“I saw something about how little kiddies love their Mummies and it made me realise how special you are.” I lied, but she bought it. Deep down inside of me,

I knew how special my Mum was, it’s just that I let my mean teenage instincts cover it up, which made me feel really horrible. I would try my best from now on to show my Mum how much I really appreciate everything that she does for me.

 

I made omelettes for us and then I got ready to go to Amanda’s house. I dressed in dungarees, and an old shirt that used to be my Dads’, but shrunk in the wash, so it fit me. I put on some old battered trainers that I always used to do my tree climbing in, and then climbed in my Micra.

Mum was going to do some shopping with Amanda, so I was left to babysit Zach, though he doesn’t need babysitting. If anybody needed babysitting, it would be me, because I’m the one that needs to be looked after, as I’m always hurting myself and others around me; or so it seems.

 

I drove there at one hundred and ten miles per hour, as I wanted to get there as soon as I possibly could. I was in a daydream most of the way there, and that’s probably why I didn’t notice the sirens behind me, or the mega phone with a voice that was too familiar telling me to pull over.

As soon as I realised, I pulled over straight away. The police car pulled over just behind me, and Tom walked to my window.

 

“Bethany? Beth? Is it really you?” Tom asked.

“Yeah, sorry.” I apologized.

“Do you have any idea how fast you were going?” He asked me.

“Yeah, sorry.” I said again.

“Do you promise never to do it again?” He asked, seeming as though he was going to let me off if I did promise.

“No.” I replied, smiling.

“Okay, I really don’t want to give you a ticket. Do you promise not to get caught doing it?” He asked.

“I’ll try. I was in a bit of a hurry - and a daydream.” I admitted.

“Okay, where are you off?” He asked.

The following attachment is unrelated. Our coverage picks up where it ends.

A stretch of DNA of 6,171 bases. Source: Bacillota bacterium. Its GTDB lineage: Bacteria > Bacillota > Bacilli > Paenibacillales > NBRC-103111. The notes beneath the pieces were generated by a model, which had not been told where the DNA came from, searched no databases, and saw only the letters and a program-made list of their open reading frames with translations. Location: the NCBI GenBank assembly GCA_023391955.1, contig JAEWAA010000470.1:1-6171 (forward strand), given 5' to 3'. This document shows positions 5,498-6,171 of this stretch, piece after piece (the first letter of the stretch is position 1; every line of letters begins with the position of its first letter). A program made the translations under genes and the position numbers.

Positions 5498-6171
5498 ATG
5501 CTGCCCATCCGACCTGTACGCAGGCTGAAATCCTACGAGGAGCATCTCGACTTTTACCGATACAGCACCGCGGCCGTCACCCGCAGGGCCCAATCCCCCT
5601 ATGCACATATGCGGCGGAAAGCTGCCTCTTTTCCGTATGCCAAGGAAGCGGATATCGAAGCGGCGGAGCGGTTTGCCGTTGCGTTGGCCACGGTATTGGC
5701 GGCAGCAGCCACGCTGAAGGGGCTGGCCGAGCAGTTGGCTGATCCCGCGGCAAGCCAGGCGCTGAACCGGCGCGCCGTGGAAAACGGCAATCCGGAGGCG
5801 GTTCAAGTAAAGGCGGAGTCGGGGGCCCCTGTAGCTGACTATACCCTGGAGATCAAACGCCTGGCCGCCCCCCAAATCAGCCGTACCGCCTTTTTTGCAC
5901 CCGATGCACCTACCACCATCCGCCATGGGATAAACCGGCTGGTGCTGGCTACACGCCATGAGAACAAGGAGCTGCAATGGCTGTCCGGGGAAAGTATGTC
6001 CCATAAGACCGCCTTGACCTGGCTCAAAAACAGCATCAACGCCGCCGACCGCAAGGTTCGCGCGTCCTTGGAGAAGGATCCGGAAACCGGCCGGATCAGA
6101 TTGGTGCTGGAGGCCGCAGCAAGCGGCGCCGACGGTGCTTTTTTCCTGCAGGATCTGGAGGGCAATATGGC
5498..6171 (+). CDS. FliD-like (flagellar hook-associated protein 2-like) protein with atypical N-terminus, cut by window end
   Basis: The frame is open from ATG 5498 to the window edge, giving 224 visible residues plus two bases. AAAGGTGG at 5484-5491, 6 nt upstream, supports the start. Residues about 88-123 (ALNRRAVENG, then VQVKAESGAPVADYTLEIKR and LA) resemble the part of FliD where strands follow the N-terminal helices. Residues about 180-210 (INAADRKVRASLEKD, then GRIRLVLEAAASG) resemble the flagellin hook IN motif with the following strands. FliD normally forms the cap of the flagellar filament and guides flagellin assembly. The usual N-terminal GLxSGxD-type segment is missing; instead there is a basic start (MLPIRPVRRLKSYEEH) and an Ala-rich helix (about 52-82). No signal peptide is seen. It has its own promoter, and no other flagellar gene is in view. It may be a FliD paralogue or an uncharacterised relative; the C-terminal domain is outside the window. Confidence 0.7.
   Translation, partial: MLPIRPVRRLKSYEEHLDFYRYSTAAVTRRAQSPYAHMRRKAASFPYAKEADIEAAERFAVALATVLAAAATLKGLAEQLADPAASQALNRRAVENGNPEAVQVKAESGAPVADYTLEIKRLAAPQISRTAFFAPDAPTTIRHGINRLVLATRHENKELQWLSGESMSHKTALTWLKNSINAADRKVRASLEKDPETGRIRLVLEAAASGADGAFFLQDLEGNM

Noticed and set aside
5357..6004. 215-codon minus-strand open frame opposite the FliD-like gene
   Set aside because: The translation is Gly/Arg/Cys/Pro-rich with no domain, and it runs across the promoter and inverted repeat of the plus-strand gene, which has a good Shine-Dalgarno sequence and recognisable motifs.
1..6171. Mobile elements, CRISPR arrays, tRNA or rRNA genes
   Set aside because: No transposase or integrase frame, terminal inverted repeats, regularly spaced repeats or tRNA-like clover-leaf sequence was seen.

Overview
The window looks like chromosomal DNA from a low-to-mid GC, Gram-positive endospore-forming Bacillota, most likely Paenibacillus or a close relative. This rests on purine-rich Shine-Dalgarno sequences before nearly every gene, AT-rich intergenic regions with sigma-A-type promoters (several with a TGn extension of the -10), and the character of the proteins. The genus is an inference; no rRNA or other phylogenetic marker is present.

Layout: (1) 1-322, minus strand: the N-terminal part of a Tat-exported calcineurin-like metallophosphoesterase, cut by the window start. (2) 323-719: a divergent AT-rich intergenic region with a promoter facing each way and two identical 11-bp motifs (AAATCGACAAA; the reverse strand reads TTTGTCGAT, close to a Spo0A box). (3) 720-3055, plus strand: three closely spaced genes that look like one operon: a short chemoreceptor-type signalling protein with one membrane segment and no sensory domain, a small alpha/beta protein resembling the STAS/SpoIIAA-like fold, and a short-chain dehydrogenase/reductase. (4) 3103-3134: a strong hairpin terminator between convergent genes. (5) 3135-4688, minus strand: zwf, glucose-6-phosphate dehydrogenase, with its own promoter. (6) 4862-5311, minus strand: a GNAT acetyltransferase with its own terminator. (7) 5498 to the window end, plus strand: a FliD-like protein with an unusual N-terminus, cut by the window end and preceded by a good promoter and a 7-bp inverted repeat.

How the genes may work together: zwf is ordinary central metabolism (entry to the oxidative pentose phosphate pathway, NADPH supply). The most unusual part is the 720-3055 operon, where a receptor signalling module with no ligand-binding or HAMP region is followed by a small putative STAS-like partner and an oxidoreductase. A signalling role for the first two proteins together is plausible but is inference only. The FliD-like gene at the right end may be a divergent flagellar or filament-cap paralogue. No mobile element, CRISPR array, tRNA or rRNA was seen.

“Amanda Jones’s place.” I replied.

“Poor soul, she’s had it bad, what with her husband leaving her when she had that stroke.” He said, shaking his head in disgust at her husband.

“Zach’s a mature boy, considering his age.” I said.

“Are you going to see Zach?” He asked, getting ready to tease me.

“Yeah, we’re building a tree house.” I smiled, in spite of myself.

“Good luck with that!” He said, and walked back to the police cruiser.

Honestly, what is it with people and thinking that building tree houses is immature?

 

I arrived at Zach’s place about five minutes later, in a bad mood due to having to pull over, as if I hadn’t had to pull over, I would be there by now.

I knocked on their door, and Zach opened it. A huge smile stretched right across his face when he saw me, just like a Cheshire cat.

 

“Ready to get back to work?” I asked.

“Erm… yup. Come on.” He said, and I followed him to the tree, and he congratulated me on my rope (and bits of wood) ladder.

We climbed up, and I fastened myself into my harness (it didn’t look like I was going to have a lucky day today, so I might as well use as many safety precautions as I can), and we managed to get the floor of the first storey done, leaving a gap for where we need to put the stairs in. We built the walls even higher, and were just preparing the beams to go on the roof, when I lost my footing, and fell down to the foot of the tree, giving my face a thorough scraping, and I fell all that way with my harness-rope-thing on! When I remembered correctly, I had forgotten to tie it above the branch.

 

Zach climbed down he tree like a spider – very gracefully and quickly.

“Are you alright?” He asked, looking completely worried.

“I think I broke my leg.” I said.

“What do you want me to do?” He asked.

“Can you legally drive?” I asked him.

“Yeah, why?” He asked.

“Can you drive me to the hospital?” I asked him, having to ask an obvious question.

“Yeah, I’ll just leave a note on the table for my Mum.” He said and raced in the house.

He came out with some keys and told me to wait right where I was.

The End